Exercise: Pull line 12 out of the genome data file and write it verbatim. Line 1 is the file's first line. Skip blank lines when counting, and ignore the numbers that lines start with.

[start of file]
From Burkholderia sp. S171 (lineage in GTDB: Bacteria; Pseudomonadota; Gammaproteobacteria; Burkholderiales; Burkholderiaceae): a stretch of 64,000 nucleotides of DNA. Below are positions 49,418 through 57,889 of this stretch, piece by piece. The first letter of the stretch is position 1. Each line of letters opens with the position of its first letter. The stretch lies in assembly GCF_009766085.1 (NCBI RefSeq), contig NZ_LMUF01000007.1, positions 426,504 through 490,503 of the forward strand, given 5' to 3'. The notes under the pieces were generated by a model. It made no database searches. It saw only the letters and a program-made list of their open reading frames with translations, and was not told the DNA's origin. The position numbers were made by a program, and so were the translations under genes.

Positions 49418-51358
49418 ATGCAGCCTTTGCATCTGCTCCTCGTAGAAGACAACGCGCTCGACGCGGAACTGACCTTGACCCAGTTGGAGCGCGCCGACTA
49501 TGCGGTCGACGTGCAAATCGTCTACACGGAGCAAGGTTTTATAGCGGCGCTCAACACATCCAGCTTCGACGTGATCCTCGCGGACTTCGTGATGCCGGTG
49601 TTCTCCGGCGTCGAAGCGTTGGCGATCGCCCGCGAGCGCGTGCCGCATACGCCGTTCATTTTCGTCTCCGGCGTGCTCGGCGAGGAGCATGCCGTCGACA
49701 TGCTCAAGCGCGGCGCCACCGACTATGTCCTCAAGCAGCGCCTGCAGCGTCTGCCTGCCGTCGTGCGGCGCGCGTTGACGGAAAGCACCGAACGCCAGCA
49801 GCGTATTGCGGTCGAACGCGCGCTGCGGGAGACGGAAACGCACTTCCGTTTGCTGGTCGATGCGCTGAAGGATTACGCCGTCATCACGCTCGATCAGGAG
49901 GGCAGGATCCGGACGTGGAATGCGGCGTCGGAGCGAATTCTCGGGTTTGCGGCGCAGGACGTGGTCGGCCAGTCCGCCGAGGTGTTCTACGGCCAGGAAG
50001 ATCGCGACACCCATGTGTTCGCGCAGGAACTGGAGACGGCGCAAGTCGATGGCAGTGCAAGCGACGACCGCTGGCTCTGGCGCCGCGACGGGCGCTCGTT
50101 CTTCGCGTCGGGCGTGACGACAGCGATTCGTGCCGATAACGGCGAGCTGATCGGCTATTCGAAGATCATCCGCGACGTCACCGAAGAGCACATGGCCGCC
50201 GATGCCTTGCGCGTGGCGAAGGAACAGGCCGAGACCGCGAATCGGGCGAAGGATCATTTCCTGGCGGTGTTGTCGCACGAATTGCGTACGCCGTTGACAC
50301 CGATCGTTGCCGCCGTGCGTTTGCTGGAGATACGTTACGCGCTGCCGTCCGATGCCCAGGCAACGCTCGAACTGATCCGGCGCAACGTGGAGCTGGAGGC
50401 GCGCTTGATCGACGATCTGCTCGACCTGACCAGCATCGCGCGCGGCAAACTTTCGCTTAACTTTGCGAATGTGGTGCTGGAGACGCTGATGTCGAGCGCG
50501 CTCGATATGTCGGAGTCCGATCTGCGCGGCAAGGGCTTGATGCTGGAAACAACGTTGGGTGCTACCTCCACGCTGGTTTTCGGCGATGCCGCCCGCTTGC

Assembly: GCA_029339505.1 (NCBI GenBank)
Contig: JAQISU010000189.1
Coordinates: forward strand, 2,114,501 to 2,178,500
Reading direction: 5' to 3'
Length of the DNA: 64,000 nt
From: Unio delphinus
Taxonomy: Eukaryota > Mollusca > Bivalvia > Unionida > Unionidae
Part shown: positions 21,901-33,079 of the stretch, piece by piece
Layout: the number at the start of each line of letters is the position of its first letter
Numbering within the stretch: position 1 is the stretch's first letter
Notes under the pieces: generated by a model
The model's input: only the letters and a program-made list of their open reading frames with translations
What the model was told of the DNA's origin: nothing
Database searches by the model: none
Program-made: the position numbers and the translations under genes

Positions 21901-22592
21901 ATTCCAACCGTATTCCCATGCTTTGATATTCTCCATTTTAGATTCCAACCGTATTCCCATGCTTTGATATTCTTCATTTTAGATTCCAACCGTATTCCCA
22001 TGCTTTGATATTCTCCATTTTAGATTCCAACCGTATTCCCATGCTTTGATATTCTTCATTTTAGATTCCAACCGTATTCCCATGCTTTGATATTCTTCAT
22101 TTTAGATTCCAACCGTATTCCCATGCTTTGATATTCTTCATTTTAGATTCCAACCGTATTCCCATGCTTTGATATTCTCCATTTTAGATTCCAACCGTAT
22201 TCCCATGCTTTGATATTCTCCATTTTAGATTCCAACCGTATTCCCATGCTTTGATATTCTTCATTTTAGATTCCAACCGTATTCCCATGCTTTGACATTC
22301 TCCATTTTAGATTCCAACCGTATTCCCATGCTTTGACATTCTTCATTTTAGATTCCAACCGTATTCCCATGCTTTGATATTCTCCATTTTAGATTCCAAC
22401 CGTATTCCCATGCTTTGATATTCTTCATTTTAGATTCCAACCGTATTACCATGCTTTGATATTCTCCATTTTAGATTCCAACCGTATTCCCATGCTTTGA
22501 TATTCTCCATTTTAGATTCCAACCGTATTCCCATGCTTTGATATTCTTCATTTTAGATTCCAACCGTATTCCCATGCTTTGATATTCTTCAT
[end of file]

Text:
50301 CGATCGTTGCCGCCGTGCGTTTGCTGGAGATACGTTACGCGCTGCCGTCCGATGCCCAGGCAACGCTCGAACTGATCCGGCGCAACGTGGAGCTGGAGGC